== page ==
All of this 'redefining the origins' in Secret Origins leads me to the next topic of discussion, the state of the DCU in general. Earth One Superman and Batman stories are to be retold exclusively in trades by JMS and Johns respectively. Now, what I do understand is the greater marketability of the TPB format as a starting point that won't intimidate the Starbucks in the Chapters crowd who will never pick up a comic book and will only read graphic novels. I get that, DC wants to sell some books to the massive market they can't reach from the shelf of a comic book store. What I don't get is why they feel that to tell a compelling story they cannot work within the current continuity they have. Why not wait until next year when the big Kryptonian story wraps up and Bruce Wayne is back and just put these two great writer's on the books?
And of course, Marvel. It's been no fun waiting for Siege but it is finally here, and it better be worth it. Because the Reign has bored me to tears. Really all I have to say about that is that it is about time.
Till next time True Believers!
Monday, July 27, 2009
The 70's were an exciting and revolutionary time for comic books. DC was doing great with Dennis O'Neil and Neal Adams revamping Batman, bringing him back to his dark roots. Over on the Marvel side Spider-man was more popular than ever with Stan Lee and John Romita Sr. making Peter Parker's life all the more complicated. But everyone who has ever read a newspaper article on comics probably knows the names of Adams and Romita. In fact, if they watched the DVD special features on some of those Spider-man movie DVD's they would probably figure out who John Romita Sr. is pretty quickly. But there were many other incredibly talented artists doing extraordinary things in comics in the 70's who probably won't get a DVD special feature anytime soon, so I am going to, over the course of two posts, write about a couple of my personal favorites.
Mike Ploog worked on Leathernecks, an U.S. Marine Corp. magazine during the latter part of his ten year enlistment, and did mostly art and photography with a bit of writing. Ploog is best known among fans of comics from the 70's as the initial artist on two of my favorite comic books of all time, but especially my favourites of the 70's: Ghost Rider and Werewolf by Night!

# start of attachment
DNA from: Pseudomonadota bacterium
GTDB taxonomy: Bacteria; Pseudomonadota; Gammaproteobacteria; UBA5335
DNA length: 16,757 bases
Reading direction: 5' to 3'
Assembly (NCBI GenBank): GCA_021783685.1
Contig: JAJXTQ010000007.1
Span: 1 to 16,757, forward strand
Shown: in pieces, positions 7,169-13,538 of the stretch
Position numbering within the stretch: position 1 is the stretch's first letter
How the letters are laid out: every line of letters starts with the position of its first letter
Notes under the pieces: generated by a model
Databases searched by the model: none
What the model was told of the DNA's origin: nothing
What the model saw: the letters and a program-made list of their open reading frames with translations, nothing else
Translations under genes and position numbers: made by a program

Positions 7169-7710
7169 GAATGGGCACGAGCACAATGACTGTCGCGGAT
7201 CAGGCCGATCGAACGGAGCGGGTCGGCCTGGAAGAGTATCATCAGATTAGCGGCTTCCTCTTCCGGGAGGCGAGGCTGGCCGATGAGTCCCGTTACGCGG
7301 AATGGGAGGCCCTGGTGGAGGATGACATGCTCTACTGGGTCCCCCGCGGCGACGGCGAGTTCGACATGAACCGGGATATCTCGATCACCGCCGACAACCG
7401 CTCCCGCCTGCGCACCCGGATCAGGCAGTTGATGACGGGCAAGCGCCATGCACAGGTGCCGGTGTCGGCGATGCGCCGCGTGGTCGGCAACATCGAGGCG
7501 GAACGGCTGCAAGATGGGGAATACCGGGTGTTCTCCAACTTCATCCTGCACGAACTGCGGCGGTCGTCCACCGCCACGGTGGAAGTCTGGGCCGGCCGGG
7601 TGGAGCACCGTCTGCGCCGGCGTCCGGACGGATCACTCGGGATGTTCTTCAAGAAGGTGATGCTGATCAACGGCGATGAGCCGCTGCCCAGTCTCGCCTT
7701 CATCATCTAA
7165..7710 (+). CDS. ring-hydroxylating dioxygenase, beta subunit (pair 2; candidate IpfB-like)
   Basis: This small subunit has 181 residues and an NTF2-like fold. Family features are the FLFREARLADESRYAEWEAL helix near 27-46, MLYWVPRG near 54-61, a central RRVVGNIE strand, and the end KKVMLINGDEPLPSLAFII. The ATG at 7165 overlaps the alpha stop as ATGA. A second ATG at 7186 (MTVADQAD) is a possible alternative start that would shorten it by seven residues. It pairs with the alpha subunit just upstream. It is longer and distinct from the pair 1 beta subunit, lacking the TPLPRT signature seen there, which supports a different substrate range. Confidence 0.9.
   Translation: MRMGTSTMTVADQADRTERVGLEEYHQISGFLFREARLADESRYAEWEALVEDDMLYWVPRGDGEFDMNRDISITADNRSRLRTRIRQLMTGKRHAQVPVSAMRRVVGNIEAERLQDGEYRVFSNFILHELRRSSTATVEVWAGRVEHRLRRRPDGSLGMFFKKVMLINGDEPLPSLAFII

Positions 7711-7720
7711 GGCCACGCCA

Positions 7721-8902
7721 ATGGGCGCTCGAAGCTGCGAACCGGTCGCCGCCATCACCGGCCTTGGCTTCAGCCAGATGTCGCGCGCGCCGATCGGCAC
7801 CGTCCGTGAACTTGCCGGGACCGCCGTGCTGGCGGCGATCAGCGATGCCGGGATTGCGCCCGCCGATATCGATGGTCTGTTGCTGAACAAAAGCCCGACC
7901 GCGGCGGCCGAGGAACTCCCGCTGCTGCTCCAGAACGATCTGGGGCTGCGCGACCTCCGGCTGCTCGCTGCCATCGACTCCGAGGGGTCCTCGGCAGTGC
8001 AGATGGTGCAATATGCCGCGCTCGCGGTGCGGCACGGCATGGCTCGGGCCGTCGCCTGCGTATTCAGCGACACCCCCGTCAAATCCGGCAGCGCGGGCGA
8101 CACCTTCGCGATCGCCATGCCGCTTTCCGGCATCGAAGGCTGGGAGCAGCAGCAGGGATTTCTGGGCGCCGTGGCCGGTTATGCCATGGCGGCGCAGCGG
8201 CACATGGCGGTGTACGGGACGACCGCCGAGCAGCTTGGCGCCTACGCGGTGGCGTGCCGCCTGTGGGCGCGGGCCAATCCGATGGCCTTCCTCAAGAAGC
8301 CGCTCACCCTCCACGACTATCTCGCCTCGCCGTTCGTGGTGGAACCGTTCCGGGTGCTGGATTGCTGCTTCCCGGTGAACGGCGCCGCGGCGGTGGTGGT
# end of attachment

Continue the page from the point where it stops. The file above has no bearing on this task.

Mike Ploog was an apprentice to the great Will Eisner, so it's no surprise that his art was easily some of the best in the business. He initially sent in a western sample to Marvel when Eisner letterer Ben Oda and artist Wally Wood encouraged him to do so, and got a call back to do Werewolf by Night. Thank goodness for the decision to give Ploog a horror title. There is a certain knack for horror that his particular style has, which made him perfect for Werewolf by Night, and later one of the best artists Ghost Rider has ever had. The Eisner influence is clearly seen in much of Ploog's work, the issue of Marvel Spotlight #4 featuring Werewolf by Night is a great example of the heavy inked style that Eisner was so famous for. Much of the great Eisner design influences are here, but Ploog adds a little something of his own. Eisner had a very noir feel to his comics, while Ploog shows he has a real gift for making people look truly afraid. Healthy glowing smiles can all too quickly become waxy expressions of sheer terror. The innocent can quickly meet a dreadful demise at the hands of a cursed abomination. Ploog can do something few artists can, he can create an atmosphere that makes you look up from the comic book in your hands to make sure you are safe. Few can do that, and Mike Ploog does it well. Enjoy these other Ploog covers while I get busy writing part 2! Good day citizen!